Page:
New Spins

WILLIAM BELL: ‘If Sex Was All We Had’ (Mercury 6167424)
Dynamite sexy smoocher, flip to his Memphis-sound US smash ‘Tryin’ To Love Two‘.

DONNIE ELBERT: ‘What Do You Do’ (All Platinum 6146321)
Superb mellow groover, hidden as flip to the squeakily speeded-up Shirelles oldie ‘Will You Still Love Me Tomorrow’.  Continue reading “April 23, 1977: “12-inch singles are still getting a mixed response””

April 16, 1977: Marvin Gaye, Karma, Deep Purple, Simon May, Yvonne Elliman

New Spins

MARVIN GAYE: ‘Got To Give It Up’ (from LP ‘Live’, Motown TMSP 6006) (Billboard chart debut 4/2/77)
The ultimate 12-incher, one whole side of double LP devoted to this incredible, ethereal, jaunty chugger, feather light but funky.

KARMA: ‘Funk De Mambo’ (A&M AMS 7283) (Billboard chart debut 1/15/77)
Much-imported percussive funker, complex but catchy.

DEEP PURPLE: ‘Smoke On The Water’ / ‘Woman From Tokyo’ (Purple PUR 132)
Double disco dynamite!  Continue reading “April 16, 1977: Marvin Gaye, Karma, Deep Purple, Simon May, Yvonne Elliman”

April 9, 1977: “The flood of 12-inch singles continues.”

The flood of 12-inch singles continues as more and more record companies realise that the initial sales spurt generated at small cost by a limited number of these “big 45’s” is enough to make the single show up on the national charts.  Hence, incidentally, the reason why many 12-inchers bear the same catalogue number as the ordinary 7-inch version!

Feelings among DJ’s are still mixed about the 12-inch phenomenon.  Personally, I find myself using more albums now that I’ve mixed up the 12-inchers with them in my LP boxes – others find the 12-inchers too bulky to carry.  Again, I prefer them at 33 1/3rpm, finding that the slower speed produces less friction from the slip-mat and makes them easier to cue.  However, the majority now prefer them at 45rpm, as the speed then doesn’t need changing by DJ’s who don’t normally use many albums.

Dave Porter of Liverpool’s Oscar club has written in with his views: “The US and UK disco charts are now dominated by 12-inch products – how long before the record companies send out everything in that form?  I can see the supposed advantages – different mix, longer version, eye-catching appeal – but will they still be special when and if that happens?”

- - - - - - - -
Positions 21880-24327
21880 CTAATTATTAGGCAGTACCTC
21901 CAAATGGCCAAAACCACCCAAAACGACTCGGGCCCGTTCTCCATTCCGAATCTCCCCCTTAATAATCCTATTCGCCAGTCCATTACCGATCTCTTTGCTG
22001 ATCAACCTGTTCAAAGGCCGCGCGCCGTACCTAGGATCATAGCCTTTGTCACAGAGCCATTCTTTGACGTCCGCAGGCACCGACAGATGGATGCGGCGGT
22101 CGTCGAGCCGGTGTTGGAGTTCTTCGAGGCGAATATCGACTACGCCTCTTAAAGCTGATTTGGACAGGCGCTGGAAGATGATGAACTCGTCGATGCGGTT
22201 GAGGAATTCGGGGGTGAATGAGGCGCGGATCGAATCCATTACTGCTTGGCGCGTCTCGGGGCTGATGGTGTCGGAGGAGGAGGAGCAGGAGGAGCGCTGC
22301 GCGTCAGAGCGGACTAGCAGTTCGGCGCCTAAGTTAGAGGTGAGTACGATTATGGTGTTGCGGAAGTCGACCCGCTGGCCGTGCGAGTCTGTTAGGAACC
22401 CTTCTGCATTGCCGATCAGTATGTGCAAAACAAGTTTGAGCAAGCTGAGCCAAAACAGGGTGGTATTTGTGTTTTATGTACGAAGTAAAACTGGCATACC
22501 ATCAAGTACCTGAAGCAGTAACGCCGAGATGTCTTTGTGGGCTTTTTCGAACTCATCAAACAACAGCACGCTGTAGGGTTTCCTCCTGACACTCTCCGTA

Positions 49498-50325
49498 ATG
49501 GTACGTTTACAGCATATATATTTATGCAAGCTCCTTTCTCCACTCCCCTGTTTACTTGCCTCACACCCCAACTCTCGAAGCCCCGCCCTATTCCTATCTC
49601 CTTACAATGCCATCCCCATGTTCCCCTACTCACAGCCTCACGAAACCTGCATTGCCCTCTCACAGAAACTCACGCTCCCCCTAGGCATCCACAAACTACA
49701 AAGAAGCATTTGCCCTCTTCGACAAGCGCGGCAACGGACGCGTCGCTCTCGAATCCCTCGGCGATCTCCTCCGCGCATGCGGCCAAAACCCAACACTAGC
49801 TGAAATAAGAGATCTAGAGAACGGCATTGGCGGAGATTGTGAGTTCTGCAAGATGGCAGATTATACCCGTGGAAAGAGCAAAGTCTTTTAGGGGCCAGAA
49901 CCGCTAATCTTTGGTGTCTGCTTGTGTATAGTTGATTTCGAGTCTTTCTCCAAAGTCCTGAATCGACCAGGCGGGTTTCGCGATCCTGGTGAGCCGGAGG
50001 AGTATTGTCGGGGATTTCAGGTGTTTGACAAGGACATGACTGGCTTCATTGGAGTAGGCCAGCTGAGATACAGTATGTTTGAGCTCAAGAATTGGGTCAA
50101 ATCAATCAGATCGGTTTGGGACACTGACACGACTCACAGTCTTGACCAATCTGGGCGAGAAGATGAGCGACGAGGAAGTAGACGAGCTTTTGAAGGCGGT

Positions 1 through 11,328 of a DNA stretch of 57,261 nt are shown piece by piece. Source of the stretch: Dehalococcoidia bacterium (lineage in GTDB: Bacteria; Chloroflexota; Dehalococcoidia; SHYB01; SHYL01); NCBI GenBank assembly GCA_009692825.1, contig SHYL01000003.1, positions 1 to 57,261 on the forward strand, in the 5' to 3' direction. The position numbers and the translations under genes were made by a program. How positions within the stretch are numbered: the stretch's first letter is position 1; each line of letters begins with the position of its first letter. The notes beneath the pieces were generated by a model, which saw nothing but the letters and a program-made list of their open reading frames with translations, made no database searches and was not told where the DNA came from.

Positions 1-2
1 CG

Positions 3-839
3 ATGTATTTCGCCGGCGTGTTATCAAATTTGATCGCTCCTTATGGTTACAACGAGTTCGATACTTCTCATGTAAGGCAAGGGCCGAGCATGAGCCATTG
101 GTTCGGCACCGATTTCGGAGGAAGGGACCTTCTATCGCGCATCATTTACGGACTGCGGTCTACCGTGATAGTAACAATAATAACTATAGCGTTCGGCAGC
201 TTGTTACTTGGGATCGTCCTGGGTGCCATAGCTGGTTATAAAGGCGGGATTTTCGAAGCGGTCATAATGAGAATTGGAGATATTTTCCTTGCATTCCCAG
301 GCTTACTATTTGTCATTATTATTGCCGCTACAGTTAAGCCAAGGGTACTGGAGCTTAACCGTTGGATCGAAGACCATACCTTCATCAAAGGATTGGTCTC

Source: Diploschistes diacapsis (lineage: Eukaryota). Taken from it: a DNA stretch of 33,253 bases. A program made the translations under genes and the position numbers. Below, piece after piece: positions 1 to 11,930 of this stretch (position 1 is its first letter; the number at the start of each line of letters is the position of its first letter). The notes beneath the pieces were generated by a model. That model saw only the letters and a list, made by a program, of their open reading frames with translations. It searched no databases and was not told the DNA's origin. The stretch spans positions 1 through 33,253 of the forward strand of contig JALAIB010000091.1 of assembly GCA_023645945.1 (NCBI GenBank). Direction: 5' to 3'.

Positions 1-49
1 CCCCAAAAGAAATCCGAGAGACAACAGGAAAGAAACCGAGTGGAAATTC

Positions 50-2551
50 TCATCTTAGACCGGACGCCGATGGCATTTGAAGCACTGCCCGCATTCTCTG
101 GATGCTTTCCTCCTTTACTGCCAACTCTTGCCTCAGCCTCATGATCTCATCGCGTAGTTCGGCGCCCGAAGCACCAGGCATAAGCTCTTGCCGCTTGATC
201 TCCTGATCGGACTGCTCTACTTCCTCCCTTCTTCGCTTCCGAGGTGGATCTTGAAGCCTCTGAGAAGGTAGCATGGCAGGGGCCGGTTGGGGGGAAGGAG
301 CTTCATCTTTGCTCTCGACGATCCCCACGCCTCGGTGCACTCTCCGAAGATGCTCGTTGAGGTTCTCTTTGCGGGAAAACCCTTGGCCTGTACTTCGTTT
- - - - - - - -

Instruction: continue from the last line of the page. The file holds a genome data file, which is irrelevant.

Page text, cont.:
“They are already on sale to the public before there has been any standardisation of playing speed, so that DJ’s and customers alike are confused by the often unmarked difference of speeds.  They are neither LP’s nor singles, but take up the space of the former.  I tend to forget about them, as I find the 7-inchers much handier to use and remember.”

Those are Dave’s thoughts: what are yours?  Let me know, both DJ’s and general public.

This week’s 12-inch releases are JOHNNY GUITAR WATSON ‘A Real Mother For Ya’ (DJM DJT 10762) – a semi-slowie with not much disco appeal – of which 5,000 commercially-available copies have been pressed, and CAROL WOODS ‘I’m In Wonderland’ (RCA PB 5012 DJ) – a 7:14 Northern squawker with a long instrumental break from Ian Levine – of which only 800 promotional copies were made.  Continue reading “April 9, 1977: “The flood of 12-inch singles continues.””

April 2, 1977: TK label launch – Ralph MacDonald, Timmy Thomas, Latimore, KC & The Sunshine Band.

RCA’s first product on their new TK label – British outlet for Florida’s complex of TK, Glades, Alston, Dash, Marlin, etc – is a set of four albums and two singles.  However, the big news is what’s yet to come!  At the beginning of May, RCA will be launching the TK Disco 12-inch series in this country, selling the highly-prized “big 45’s” at an economical price.

Their plan is to press the first 10,000 copies of all the TK releases in 12-inch form, making 7-inch two-parters for radio and subsequent commercial release.

Slated to lead the 12-inch assault are T-CONNECTION ‘Do What You Wanna Do’, an insistently rattling stormer that’s rightly the States’ biggest disco hit of the moment, FUNK MACHINE ‘Funk Machine’ and JIMMY BO HORNE ‘Get Happy’.

Meanwhile, the initial release of albums sees the influential percussionist RALPH MACDONALD finally out on his own.  As a supersession accompanist he’s been largely responsible for the current percussion trend in disco music.  His ‘Sound Of A Drum‘ (TK XL 14030) has his big hit dancer, the happy ‘Calypso Breakdown’, as well as the lovely ‘Where Is The Love‘ and Latin-type ‘Mr. Magic‘.

TIMMY THOMAS ‘The Magician‘ (XL 14044) has his big ‘Stone To The Bone’, a light and airy instrumental with chix, but the title-track single (XB 9052) is a more forceful and less effective vocal.  Continue reading “April 2, 1977: TK label launch – Ralph MacDonald, Timmy Thomas, Latimore, KC & The Sunshine Band.”